Human mucosal surfaces are colonized by diverse microbial communities. Candida albicans colonizes human mucosal surfaces and is a major systemic fungal pathogen. Biofilm formation and virulence are both linked to the ability to transition from the yeast (blastospore) growth form to the filamentous (hyphal) growth form. The aims of this research were to better understand the interactions between the oral bacteria Streptococcus gordonii and the disease associated fungus C. albicans. Specifically, we analyzed the effects of S. gordonii DL1 on activation of MAP kinases Cek1 and Mkc1 which impact C. albicans morphogenesis from blastospore to the filamentous hyphal form, and the role of H2O2 in this interactionl(1).
 C. V. Bamford et al, Infection and Immunity, Sept.2009, p3696-3704. doi:10.1128/IAI.00438-09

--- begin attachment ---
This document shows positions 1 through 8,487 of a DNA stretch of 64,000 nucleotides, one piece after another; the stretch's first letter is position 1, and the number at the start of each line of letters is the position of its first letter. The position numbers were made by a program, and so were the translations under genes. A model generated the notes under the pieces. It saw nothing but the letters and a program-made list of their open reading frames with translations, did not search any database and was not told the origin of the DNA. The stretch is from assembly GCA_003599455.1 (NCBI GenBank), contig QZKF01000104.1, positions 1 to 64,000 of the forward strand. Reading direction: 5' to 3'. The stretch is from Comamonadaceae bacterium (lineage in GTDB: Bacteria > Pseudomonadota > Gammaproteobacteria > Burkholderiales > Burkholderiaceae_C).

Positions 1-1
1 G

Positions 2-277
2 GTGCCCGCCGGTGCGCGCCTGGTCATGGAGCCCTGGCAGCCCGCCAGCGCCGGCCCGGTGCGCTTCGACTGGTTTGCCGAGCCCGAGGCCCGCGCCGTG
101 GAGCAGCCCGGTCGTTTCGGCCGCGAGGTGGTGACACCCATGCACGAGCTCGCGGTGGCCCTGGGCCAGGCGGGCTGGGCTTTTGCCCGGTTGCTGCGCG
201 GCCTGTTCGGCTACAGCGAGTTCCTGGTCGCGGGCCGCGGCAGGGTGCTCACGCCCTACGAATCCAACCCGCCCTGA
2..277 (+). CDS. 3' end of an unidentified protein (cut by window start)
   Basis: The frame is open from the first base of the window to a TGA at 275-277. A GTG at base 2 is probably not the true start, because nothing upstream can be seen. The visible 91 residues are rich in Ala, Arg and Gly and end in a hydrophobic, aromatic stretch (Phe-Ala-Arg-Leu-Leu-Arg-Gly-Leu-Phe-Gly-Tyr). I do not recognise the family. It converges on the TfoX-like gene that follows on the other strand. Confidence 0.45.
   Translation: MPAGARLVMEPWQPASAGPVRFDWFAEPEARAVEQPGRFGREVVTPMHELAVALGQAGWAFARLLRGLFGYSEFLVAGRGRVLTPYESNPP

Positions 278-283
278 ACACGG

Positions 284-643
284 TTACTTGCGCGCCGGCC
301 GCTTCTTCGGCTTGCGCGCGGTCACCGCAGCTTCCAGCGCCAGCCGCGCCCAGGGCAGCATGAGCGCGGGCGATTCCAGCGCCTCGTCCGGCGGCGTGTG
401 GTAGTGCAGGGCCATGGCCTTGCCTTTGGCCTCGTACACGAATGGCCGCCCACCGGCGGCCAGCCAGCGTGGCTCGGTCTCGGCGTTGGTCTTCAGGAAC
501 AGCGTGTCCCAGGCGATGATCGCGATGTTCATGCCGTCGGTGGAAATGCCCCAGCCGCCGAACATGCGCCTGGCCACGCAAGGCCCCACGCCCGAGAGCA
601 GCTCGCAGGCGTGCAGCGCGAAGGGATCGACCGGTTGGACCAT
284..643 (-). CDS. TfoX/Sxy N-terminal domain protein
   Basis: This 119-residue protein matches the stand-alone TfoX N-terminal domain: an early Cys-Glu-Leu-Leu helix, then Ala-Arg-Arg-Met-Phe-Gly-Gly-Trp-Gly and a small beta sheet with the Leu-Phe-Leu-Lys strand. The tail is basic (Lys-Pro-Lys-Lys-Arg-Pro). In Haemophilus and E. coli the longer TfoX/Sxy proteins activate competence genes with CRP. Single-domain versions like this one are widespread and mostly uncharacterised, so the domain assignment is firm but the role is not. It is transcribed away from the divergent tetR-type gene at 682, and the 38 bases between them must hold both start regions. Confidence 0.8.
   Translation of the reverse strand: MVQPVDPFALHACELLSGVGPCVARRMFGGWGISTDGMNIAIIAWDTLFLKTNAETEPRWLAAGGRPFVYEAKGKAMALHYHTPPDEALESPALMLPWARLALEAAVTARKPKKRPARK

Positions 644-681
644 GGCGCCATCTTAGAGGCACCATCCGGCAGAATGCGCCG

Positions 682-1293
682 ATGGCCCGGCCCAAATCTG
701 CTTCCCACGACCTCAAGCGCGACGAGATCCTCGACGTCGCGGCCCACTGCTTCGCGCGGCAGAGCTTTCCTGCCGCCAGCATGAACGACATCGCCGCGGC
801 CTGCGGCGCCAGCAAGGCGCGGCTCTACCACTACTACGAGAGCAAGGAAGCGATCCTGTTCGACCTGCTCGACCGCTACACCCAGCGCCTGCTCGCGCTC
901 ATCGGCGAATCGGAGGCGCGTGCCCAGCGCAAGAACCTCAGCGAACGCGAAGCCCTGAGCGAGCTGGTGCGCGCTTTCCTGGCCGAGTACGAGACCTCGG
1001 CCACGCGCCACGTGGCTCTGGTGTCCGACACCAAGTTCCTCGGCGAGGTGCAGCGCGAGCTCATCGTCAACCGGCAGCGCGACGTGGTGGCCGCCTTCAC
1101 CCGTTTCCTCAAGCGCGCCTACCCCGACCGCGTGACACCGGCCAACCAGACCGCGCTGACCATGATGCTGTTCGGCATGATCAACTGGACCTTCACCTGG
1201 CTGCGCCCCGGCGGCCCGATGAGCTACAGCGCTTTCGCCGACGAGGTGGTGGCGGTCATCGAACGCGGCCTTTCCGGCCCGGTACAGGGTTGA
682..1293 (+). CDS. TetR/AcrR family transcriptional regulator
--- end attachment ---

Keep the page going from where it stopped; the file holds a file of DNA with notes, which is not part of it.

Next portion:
Co-incubation of C. albicans with S. gordonii DL1 cells led to activation of Cek1. The presence of S. gordonii cells also suppressed the H2O2-induced phosphorylation of Mkc1. Thus, the activities of these MAP kinases differentially respond to the presence of, or contact with, Streptococcus bacteria in the environment (Fig.1).
These results suggest that filamentation of C. albicans may be biochemically promoted by streptococci. In addition, in the presence of streptococci, H2O2 is unlikely to be the main cause of increased hyphal development.
Fig. 1: Western immunoblot analysis of effects of 10mM H202 on phosphorylation of C. albicans MAP kinases after 20 min in the presence or absence of S. gordonii.